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  13. wookie Member

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    Don't put yourself down I've seen a hell of a lot worse pass for welding on cars.
     
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  14. Wallace

    Wallace Member

    Messages:
    7,169
    Location:
    Staines, Middlesex, England.
    Did you make a repair panel, cut a section from another car or cut the rusty bits out and repair them then weld back in? :confused: I can't tell! :laughing:
     
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  15. Sean Another 602 fan

    Messages:
    1,295
    Edinburgh
    better than that its pretty darn good!

    Youve found the using copper as a backer/heat sink tip? also start on the edge and give it a few mm. if you try to finish on an edge it just burns away as it soaked up the heat.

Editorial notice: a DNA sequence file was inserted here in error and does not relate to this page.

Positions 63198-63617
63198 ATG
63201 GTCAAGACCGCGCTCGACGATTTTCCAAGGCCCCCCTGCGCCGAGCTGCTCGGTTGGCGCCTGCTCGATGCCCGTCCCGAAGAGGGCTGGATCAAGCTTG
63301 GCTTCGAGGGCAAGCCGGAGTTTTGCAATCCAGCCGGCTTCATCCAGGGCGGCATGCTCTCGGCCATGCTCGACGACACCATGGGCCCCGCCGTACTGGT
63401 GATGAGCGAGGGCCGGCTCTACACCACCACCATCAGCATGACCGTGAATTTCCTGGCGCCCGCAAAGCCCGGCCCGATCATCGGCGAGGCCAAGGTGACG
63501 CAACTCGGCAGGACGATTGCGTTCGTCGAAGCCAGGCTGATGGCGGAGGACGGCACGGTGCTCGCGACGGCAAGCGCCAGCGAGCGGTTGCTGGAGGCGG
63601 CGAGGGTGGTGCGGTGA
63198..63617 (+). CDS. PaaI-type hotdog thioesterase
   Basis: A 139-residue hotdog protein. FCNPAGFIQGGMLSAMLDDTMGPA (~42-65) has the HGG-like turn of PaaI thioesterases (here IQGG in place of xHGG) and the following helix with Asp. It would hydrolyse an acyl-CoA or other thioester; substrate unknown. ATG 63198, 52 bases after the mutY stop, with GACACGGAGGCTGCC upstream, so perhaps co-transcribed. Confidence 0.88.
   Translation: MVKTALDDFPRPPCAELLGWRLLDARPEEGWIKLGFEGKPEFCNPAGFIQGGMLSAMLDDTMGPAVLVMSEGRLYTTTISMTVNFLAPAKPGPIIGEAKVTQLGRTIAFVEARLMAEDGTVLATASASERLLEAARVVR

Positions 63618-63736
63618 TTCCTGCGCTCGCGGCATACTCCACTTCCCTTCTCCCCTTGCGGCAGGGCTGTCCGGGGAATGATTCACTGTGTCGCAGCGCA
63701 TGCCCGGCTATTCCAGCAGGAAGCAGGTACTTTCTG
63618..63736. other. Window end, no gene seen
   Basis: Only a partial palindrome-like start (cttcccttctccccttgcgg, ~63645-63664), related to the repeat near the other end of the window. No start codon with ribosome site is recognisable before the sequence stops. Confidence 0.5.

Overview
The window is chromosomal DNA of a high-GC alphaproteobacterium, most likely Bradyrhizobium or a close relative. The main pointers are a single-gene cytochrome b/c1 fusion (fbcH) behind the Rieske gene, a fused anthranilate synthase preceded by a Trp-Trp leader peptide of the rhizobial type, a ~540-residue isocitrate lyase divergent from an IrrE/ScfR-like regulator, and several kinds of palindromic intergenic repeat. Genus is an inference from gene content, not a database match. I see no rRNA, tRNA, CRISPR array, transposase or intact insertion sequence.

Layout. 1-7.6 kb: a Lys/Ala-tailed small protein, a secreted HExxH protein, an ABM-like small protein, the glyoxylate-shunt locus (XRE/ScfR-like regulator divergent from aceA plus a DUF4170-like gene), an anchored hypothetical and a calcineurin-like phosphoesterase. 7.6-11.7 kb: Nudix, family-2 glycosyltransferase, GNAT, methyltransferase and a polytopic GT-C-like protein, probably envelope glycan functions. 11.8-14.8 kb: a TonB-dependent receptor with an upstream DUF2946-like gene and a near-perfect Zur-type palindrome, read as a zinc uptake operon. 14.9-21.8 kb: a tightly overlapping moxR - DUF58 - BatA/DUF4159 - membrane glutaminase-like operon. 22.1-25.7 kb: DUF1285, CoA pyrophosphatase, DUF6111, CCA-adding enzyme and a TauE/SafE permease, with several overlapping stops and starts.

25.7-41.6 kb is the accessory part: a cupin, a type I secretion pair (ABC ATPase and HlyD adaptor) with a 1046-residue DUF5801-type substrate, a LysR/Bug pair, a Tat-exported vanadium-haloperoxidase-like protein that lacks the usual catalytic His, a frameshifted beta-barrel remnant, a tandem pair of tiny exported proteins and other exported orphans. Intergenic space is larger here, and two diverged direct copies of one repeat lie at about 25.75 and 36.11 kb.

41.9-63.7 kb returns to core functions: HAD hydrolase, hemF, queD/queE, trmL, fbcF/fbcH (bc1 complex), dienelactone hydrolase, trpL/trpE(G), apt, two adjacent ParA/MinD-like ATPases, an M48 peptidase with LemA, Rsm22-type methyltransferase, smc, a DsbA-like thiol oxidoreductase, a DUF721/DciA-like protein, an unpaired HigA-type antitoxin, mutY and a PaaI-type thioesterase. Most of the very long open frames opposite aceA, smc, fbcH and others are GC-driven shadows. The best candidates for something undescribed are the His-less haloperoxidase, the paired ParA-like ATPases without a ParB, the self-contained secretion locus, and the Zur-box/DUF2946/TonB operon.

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  16. Matt Thomson

    Matt Thomson Member

    Messages:
    81
    Location:
    North Ayrshire, Scotland
    20171230_172211.jpg
    Thanks guys. I'm starting to feel a wee bit better about my work now. The repair panel I made myself. I cut from an old locker shelf. I cut the rust out and made a card template of the infill, trimmed and bent it to shape. The lip around the hole was made by cutting a pre folded edge that was already formed on the old shelf. I cut along the radius and used it as a guide to grind it down straight as possible and kept the pre cut edge to the outside. I tacked the strip to the edge of the panel and used a small hammer and pliers to bend the strip in to shape and follow the contours of the panel edge, then stitch welded along the length nof the strip to make it rigid. A lot of grinding with a flap disc and some hand filing finished it off.